In some countries, such as the United Kingdom, bankruptcy is limited to individuals; other forms of insolvency proceedings (such as liquidation and administration) are applied to companies. In the United States, bankruptcy is applied more broadly to formal insolvency proceedings. In some countries, such as in Finland bankruptcy is limited only to companies and individuals who are insolvent are condemned to de facto indentured servitude or minimum social benefits until their debts are paid in full, with accrued interest except when the court decides to show rare clemency by accepting a debtors application for debt restructuring, in which case an individual may have the amount of remaining debt reduced or be released from the debt. In France, the cognate French word banqueroute is used solely for cases of fraudulent bankruptcy, whereas the term faillite (cognate of "failure") is used for bankruptcy in accordance with the law.
It is important to understand that while bankruptcy is a chance to start over, it definitely affects your credit and future ability to use money. It may prevent or delay foreclosure on a home and repossession of a car and it can also stop wage garnishment and other legal actions creditors use to collect debts, but in the end, there is a price to pay.
Clients who typically choose this type of debt relief have fallen behind on their mortgage, car payments, income taxes or other obligations. Or they may not qualify for Chapter 7 relief. They want to keep their property, but need additional time to catch up. Chapter 13 provides a means of paying tax and other non-dischargeable debt over time, often without interest or penalties.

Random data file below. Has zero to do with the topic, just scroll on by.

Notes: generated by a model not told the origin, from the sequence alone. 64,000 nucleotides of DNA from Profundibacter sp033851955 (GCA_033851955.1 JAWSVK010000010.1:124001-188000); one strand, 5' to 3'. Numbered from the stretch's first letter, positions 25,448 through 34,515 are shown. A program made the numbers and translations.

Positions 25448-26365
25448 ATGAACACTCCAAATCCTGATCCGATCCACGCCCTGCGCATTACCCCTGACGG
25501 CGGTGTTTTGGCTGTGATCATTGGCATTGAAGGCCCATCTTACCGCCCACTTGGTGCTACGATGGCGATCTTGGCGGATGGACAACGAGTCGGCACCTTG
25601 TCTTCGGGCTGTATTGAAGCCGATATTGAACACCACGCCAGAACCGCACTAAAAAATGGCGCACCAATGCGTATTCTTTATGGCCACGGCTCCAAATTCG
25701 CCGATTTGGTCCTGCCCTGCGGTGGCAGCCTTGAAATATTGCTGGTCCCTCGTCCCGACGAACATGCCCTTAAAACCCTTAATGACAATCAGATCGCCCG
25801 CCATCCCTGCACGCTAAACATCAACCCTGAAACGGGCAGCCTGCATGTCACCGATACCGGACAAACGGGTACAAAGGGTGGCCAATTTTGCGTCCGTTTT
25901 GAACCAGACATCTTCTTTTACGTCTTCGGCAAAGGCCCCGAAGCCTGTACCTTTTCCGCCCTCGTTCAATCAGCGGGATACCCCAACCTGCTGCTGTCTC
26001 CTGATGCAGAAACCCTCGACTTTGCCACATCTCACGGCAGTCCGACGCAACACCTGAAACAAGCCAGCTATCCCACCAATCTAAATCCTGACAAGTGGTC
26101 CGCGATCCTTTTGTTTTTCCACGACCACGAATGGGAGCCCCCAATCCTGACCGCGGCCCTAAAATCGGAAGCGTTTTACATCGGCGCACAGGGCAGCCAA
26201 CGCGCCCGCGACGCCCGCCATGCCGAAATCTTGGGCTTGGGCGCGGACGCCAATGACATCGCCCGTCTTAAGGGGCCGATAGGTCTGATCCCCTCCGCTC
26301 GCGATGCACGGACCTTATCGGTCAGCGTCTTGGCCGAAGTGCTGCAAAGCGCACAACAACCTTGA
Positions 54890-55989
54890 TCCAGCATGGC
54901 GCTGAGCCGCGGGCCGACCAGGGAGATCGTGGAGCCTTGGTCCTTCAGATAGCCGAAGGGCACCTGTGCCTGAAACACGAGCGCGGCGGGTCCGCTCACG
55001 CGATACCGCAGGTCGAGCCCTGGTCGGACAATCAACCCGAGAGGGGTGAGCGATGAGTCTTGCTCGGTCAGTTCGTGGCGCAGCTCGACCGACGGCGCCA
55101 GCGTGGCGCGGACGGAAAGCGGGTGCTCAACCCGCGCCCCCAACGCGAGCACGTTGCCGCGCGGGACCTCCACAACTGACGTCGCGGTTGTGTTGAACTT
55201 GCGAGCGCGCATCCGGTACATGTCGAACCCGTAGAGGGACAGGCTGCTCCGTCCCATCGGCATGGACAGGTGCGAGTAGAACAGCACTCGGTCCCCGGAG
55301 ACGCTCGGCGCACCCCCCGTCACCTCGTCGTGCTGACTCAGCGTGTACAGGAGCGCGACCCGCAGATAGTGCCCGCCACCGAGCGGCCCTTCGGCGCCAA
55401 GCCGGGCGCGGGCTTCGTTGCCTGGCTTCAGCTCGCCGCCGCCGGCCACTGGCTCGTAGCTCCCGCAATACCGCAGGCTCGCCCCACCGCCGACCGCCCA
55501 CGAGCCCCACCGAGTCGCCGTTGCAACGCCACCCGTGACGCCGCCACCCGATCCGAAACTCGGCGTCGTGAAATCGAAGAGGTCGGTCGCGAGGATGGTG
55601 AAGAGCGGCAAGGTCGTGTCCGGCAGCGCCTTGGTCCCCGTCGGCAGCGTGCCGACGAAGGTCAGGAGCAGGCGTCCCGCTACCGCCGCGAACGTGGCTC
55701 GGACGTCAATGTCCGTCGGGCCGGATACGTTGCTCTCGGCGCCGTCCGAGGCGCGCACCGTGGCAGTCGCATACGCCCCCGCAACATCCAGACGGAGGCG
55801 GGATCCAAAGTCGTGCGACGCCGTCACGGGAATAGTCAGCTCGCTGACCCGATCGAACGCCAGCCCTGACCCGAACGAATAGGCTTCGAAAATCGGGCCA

Debt consolidation may or may not be a good idea, depending on your situation. Lower interest is a good thing, but turning unsecured debts (like credit card bills) into secured debts (like a home equity loan) can be a costly mistake if you eventually file bankruptcy anyway. Unsecured debts can often be eliminated in bankruptcy, while most secured debts cannot. If you can't pay your secured debt -- or if the payments are late -- you may lose your home.
Chapter 9: This applies only to cities or towns. It protects municipalities from creditors while the city develops a plan for handling its debts. This typically happens when industries close and people leave to find work elsewhere. There were 20 Chapter 9 filings in 2012, the most since 1980. Detroit was among those filing in 2012, and is the largest city ever to file Chapter 9. Detroit’s GDP shrunk by 12.2% in the 10 years prior to declaring bankruptcy. The average major metro growth in that time was 13.1%.